Are you afraid to give acupuncture a try?
My first response is that acupuncture is not painful, as that’s what most fear. I call it ahhhhhcupuncture, said with a sigh, because most fall asleep during their treatments. But, if saying that doesn’t help, I suggest to have that person contact me. Maybe there’s a non-needle approach I can suggest: herbs, supplements, lifestyle changes, dietary recommendations, etc. Maybe they’ll be willing to try just one needle.
That’s something I’ve done with a number of patients. I’ve asked them if I could try just one acupuncture needle with them. I said that if it hurt or they didn’t like it, I would immediately take it out and not continue. Everyone has let me continue. Because acupuncture should not be painful. One of my acuphobe patients now calls the acupuncture needles “happy sticks” as she doesn’t think of them like needles.
For some, explaining the difference between an acupuncture needle and a hypodermic (injection) needle makes it less scary. An average hypodermic needle could fit 10-40 acupuncture needles inside. An acupuncture needle does not push in or pull out any fluid (that is often what you feel more than the injection needle itself). An acupuncture needle is shaped differently. This shape allows it to glide easily through tissue with less disruption and thus less (or no) pointy needle sensation. An acupuncture needle is very, very, very thin.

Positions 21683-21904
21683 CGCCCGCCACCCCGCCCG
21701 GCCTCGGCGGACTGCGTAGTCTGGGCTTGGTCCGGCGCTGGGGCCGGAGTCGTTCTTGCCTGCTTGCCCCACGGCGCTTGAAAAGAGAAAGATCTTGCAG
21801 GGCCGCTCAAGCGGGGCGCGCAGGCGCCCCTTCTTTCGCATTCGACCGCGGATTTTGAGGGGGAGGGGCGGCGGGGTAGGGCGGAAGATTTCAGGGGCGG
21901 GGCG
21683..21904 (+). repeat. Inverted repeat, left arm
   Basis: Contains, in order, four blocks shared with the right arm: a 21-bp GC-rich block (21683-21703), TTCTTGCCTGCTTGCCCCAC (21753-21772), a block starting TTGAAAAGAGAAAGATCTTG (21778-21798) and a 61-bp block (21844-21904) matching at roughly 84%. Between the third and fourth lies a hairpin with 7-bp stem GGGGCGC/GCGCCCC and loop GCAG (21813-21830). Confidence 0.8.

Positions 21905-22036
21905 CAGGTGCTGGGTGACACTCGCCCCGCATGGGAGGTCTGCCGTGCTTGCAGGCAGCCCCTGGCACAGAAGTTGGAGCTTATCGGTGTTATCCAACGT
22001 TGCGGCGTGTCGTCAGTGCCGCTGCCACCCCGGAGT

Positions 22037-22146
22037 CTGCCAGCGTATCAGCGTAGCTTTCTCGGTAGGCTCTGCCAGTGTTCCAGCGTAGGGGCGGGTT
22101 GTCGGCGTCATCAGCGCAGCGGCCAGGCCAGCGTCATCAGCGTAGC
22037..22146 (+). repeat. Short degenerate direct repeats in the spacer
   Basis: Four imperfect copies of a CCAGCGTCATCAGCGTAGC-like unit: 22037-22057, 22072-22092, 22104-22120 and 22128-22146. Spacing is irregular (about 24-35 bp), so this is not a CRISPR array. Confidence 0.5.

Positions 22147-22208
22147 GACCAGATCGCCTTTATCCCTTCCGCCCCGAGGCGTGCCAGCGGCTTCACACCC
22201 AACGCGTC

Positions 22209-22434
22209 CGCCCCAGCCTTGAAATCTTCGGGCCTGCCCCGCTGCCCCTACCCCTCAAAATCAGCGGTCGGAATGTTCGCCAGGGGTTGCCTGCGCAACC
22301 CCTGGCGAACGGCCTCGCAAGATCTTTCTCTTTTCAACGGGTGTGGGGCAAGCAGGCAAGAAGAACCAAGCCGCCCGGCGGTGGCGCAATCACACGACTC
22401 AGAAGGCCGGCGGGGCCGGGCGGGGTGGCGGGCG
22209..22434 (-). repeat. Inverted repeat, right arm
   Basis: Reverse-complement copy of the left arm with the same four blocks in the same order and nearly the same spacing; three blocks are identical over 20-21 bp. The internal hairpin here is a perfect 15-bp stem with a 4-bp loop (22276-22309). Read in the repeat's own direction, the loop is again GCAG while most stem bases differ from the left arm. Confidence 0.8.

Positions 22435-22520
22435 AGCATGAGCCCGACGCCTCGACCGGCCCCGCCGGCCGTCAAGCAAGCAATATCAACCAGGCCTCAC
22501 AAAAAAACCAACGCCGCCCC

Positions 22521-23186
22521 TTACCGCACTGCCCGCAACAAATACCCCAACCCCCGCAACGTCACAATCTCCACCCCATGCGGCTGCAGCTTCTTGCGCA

This convinces most people that an acupuncture needle experience is different from an injection needle experience and turns acuphobe to acuphile. But, still not everyone is convinced that it’s not scary.
It was a 5-minute video that I just watched that made me think that there’s another way to approach people’s fears. It’s called “Practical Pessimism”. Tim Ferriss is author of “The 4-Hour Workweek” and “The 4-Hour Body”. I haven’t read the first book, but I’m being open-minded in reading the latter. If you want to read more about how I can link Yoda, Tim, and acupuncture, click here for my blog on “Planning for the Worst”.